Carl Jones, a Welshman who grew up in Canada and moved to Mexico nine years ago after assessing it as a country with exceptional market growth potential, is one of the new breeds of expatriate creative directors. As vice-president of the local office of international advertising agency BBDO, he is also something of an exception to the rule.
On the day I arrived to see him, Mr Jones was still in a meeting. While waiting for him, I had the opportunity to take a close look at ‘THE BBDO BELIEFS’. From among this copious list of framed corporate beliefs I gleaned that, ‘Advertising must treat consumers with intelligence and sensitivity’, and that, ‘Advertising should be a positive experience for its audience.’ Since there was not one word that specifically related to Mexico I can only assume that the same set of ‘BELIEFS’ hangs worldwide in all BBDO receptions. And herein lies one of the biggest problems with the international advertising industry: the uniformity of business ideology and approach across multifarious countries and cultures.
Carl Jones is clearly torn between the most self-righteous of BBDO’s beliefs, and the harsh, practical requirements of ‘producing the most effective communication of the strategic positioning of the brand’, in a country characterised by mass poverty and colour and economic prejudice. When he first came to Mexico, he refused to help a well known multinational promote a skin-bleaching product they were attempting to launch on to the market. Plus, on at least two occasions – but not without something of a struggle – he has managed to successfully incorporate Mexican sayings, cultural motifs and themes into his commercials, and this is something he intends to do more of in the future. Jones is also fully aware of racism in Mexican advertising, and has come out publicly about the issue on a previous occasion.
When it comes to getting more morenos into his ads, however, Jones admits he is fighting a losing battle. In fact, in his whole nine years in Mexico he can remember only one client (himself moreno) who actually insisted on putting darker-skinned people into his company’s commercials. The rest of Jones’s time in Mexico, however, seems, by his own admission and against his wishes, to have been spent pandering to the business community’s innate reactionary tendencies.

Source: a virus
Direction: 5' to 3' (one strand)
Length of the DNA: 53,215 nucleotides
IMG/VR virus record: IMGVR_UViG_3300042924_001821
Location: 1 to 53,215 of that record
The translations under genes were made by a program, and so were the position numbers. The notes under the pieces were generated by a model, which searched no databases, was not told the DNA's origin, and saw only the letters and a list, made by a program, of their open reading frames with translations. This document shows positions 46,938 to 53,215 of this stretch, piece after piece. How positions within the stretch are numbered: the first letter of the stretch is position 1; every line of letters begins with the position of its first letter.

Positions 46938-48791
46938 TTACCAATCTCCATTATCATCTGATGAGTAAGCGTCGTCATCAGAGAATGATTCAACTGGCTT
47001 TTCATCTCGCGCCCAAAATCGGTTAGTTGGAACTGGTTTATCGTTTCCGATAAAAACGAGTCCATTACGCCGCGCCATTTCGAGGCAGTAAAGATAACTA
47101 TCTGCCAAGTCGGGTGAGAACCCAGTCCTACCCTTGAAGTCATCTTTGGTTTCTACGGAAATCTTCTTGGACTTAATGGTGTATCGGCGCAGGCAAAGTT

‘Everything is done under the table in Mexico. But I’ve lived here long enough to know the language. They use the expression “Latino Internationale”– “Latin American International” – which means dark hair, dark eyes, and a light skin; and that’s Argentinian, or Mexican with predominantly Spanish blood. Either that or they fly models in from Europe or North America. What I do is I say I want more morenos in my castings, as well as the Argentinians, so that we get that mix. But when I show that to the client, at the end of the day they’ll sway more toward the lighter-skinned, “Latin American International” look – which means white people. So the people in the ads can look “Latino”, but at the same time must be more . . . er . . . “Aspirational”.’
‘Aspirational’ is a word ad men everywhere use a lot, and Carl Jones is no exception. In racially and economically divided, developing countries like Mexico, ‘aspirational’ is a convenient euphemism for something much more unpleasant-sounding. In advertising, mixed with a combination of race and class stereotypes, it implies that there really is something ‘better’, ‘more acceptable’ and ‘generally superior’ about being white. Aspirationalism robs those who are least able to defend themselves of their most important asset: their cultural and social legitimacy. It lowers self-esteem among those at the economic bottom, and in doing so helps keep the lid on real aspirations, inhibiting real social mobility.